April 21,2014

Community Advisory Board Minutes


Meeting called to order at 6:45 p.m.


CAB members in attendance: Sue Hornik, Lue An Eldar, Joyce Lannert,

Ted Schweitzer, Steve Rapkin, Andrew Greene, John Bacon, David Sztyk, Renee Cherow-O’Leary, Anita Aboulafia, Gary Brocks, Judith Cholst


Absent:          Michael Bauman, Harriet Olsen


Also in attendance: Matthew Schuerman, Senior Editor of WNYC


Public Audience in attendance: Will Fairhurst, Gretchen Anthony, Barbara Gerolinsky, Cori Falk, Andrew Greene, Jill Cormell, Jeremy Baron, Timothy Buchman, Katherine Arcure


Agenda approved.


Approval of Minutes.  David Sshweitzer approved, Lue Ann Eldar seconded.


Guest speaker. Joyce Lannert introduced Matthew Scheurman, Senior Editor of WNYC, invited to update the audience on the City’s response to Hurricane Sandy. The Initiative for this conversation came as a follow-up to the CAB’s May 2014 forum on Protecting the City Before Next Time.  The forum explored the issue as to how the City will rebuild - smart, or will we face same issues in the future.


Mr. Scheurman started the discussion with four points to think about: 1) This was a 1 in 700 year event, a very rare occurrence. However with sea level rise and climate change, this may happen again. 2) Sea level rise. 3) We’ve become savvy about building on flood plains, but NYC has filled in the edges, putting more people in harm’s way. 4) Lack of transportation precautions and preparation. Previous attempts to address dangers occurred in the 1960’s including proposals for sea walls, barriers, and studies by the Corps of Engineers. It was also recognized that flooding could come through the “back door” for example creeks, not just straight from the sea.  


On June 11, 2013 the Bloomberg administration released the Special Initiative for Rebuilding and Resiliency (SIRR). It rejected a giant barrier (too big, cuts off sea, too expensive, and could be stopped while under construction), proposed multiple local measures, if some failed others would take its place, and continues coastal development “we are not going to retreat from the coast” (a focus of Bloomberg development was coastal areas such as Hudson Yards). The report carried a $20b price tag, partially funded by the Federal Government over a ten year time line. Bloomberg felt that all but $4.5b could be covered.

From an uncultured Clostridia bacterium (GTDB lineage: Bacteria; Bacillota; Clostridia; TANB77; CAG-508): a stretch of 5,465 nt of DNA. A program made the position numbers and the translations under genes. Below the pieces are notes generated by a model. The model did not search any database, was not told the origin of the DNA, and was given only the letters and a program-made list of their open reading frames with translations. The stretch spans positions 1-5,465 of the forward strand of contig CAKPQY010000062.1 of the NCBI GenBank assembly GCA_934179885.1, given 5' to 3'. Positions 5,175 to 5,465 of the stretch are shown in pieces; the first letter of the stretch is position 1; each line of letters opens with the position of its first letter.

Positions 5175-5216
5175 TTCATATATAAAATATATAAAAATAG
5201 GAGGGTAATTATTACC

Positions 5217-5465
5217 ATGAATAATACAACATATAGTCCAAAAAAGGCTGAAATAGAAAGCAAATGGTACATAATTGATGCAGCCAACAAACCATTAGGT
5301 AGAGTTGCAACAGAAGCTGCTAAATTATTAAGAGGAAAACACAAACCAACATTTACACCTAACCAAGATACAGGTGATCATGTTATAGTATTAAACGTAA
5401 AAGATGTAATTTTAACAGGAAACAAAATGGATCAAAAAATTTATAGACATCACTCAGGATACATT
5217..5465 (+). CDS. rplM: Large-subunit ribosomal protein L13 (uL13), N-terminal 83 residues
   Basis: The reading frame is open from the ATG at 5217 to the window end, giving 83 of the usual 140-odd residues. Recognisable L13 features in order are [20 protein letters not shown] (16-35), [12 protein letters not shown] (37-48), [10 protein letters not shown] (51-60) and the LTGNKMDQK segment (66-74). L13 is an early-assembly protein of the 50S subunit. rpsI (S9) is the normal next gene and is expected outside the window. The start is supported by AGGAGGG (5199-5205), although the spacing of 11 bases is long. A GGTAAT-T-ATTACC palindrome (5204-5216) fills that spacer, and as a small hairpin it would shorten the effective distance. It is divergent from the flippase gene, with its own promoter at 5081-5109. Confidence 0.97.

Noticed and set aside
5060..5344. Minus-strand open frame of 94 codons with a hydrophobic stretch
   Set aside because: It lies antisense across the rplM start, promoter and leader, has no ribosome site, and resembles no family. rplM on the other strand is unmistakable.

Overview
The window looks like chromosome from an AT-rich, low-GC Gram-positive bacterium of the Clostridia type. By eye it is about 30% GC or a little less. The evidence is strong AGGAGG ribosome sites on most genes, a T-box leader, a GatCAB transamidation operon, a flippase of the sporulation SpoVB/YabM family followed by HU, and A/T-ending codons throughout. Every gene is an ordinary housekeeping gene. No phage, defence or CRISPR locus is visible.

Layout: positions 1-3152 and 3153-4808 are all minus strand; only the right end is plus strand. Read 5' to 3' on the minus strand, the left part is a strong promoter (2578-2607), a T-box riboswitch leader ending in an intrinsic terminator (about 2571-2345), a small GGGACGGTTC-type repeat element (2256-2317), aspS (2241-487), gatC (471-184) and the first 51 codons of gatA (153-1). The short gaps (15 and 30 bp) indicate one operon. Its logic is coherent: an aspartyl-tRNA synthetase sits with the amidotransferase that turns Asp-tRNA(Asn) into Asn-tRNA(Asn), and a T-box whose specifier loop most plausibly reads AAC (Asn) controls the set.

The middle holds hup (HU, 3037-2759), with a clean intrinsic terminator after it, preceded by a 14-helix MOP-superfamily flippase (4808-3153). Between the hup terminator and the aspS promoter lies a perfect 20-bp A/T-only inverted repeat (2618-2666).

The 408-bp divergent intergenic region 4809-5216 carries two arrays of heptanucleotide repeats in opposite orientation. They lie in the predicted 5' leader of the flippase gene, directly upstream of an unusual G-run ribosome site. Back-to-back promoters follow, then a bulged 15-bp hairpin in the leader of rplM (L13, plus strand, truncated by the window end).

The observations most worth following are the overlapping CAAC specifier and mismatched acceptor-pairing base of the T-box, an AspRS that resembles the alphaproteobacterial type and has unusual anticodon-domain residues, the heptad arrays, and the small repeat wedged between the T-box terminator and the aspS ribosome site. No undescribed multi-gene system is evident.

Macro solutions:

            Building code – increase building heights;

            Utilities – flood proof their equipment;

            Fuel Distribution – better systems to avoid fuel shortages;




Neighborhood specific: -

Wetlands and tidal barriers purpose built for vulnerable neighborhoods;

Create another Battery Park City Seaport on the east side higher to prevent flooding in contiguous lower neighborhoods.


De Blasio supports SIRR and a new Seaport City. He has retained Dan Zirrilli (Bloomberg appointee) in the new office of Recovery and Resiliency, and has

appointed Bill Goldstein, who has a good reputation overseeing city to oversee Build it Back .


What have we done?

  • To date only nine homeowners are receiving help from NYC.
  • Lots of sand on the beaches – brought back to pre-Sandy and then some
  • 26,000 linear feet of reinforced dunes
  • Building code changes added a 2ft. freeboard (space between base flood level plus wave level to a total of 2 ft.)
  • Flood maps revised and will be more stringent, but don’t take into account climate change. 
  • “Dozens” of SIRR Intitiatives completed but difficult to identify what the initiatives actually are and how substantive they are. A more specific report card is expected in the coming weeks


Other efforts: The Bloomberg plan is comprehensive, but chances are de Blasio will produce a plan in the next year. Gov. Cuomo’s plan is not as comprehensive, but has money for rebuilding and buy-outs, for example taking certain SI neighborhoods out of commission and turning them into parklands. Gov. Christie also has a buy-out program. Army Corps. is also an important player – has come out with new plans and will probably do some levees, dunes, etc. along the coast. All the houses in certain areas may be put on stilts. HUD is the source of a lot of the funding and has an effort called “rebuild by design” using architectural ideas to rebuild. It has picked finalists and its up to the recipients of the money whether or not to go forward with the designs.


Above shows the disarray in the process – many entities and no central direction.


Wildcat responses: building owners have put up temporary flood walls. Rush rebuilding – builders are taking advantage of quick sales but it is not clear whether the new structures will take into account lessons learned.


Audience questions followed.